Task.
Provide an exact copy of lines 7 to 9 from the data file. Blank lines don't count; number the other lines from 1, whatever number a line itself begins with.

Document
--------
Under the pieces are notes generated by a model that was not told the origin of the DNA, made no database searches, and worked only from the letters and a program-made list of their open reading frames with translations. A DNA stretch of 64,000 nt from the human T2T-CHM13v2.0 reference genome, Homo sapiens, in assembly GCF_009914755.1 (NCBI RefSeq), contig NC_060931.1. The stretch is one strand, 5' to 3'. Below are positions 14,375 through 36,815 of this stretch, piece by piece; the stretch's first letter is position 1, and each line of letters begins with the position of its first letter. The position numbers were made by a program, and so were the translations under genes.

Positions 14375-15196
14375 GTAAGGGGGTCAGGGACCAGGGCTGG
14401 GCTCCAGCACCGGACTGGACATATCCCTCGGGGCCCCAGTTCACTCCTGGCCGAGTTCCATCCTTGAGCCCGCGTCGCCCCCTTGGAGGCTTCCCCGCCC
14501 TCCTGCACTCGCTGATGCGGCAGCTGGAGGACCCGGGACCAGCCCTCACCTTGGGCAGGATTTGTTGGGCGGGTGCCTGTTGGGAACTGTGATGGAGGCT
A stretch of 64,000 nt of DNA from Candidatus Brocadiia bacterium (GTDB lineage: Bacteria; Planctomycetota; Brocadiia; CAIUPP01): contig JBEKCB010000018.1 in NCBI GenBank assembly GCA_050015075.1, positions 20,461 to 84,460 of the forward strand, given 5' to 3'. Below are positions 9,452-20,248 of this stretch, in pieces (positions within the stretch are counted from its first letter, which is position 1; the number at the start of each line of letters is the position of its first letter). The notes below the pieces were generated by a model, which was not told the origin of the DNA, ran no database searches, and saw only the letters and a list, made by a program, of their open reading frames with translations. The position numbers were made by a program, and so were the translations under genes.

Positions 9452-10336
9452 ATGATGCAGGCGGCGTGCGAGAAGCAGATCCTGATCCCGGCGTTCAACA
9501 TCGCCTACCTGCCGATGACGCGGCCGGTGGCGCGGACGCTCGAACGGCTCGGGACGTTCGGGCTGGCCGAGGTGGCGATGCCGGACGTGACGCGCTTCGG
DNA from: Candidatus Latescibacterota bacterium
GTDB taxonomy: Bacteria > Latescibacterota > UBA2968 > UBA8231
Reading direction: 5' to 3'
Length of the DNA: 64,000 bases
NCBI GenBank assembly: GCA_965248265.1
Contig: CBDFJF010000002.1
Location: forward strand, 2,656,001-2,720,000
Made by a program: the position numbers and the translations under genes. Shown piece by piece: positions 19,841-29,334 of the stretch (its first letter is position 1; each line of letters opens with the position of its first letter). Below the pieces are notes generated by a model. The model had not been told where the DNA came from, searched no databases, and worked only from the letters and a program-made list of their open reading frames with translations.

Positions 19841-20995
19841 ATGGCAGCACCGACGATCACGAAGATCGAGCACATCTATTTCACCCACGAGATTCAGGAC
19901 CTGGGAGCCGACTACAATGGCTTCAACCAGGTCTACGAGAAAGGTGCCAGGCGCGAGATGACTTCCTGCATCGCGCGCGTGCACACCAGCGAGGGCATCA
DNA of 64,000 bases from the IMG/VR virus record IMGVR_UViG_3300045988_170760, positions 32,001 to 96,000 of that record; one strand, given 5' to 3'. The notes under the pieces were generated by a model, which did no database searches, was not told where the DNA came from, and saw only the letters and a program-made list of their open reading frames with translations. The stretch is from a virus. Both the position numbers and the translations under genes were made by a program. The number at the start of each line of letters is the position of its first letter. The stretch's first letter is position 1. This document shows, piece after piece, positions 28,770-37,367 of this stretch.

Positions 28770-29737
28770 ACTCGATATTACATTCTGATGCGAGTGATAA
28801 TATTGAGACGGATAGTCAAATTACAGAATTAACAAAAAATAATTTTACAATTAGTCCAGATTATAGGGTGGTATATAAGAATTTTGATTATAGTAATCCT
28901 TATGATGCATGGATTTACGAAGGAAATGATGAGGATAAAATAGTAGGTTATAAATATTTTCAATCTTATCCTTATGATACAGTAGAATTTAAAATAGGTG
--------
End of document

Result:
Positions 9452-10336
9452 ATGATGCAGGCGGCGTGCGAGAAGCAGATCCTGATCCCGGCGTTCAACA
9501 TCGCCTACCTGCCGATGACGCGGCCGGTGGCGCGGACGCTCGAACGGCTCGGGACGTTCGGGCTGGCCGAGGTGGCGATGCCGGACGTGACGCGCTTCGG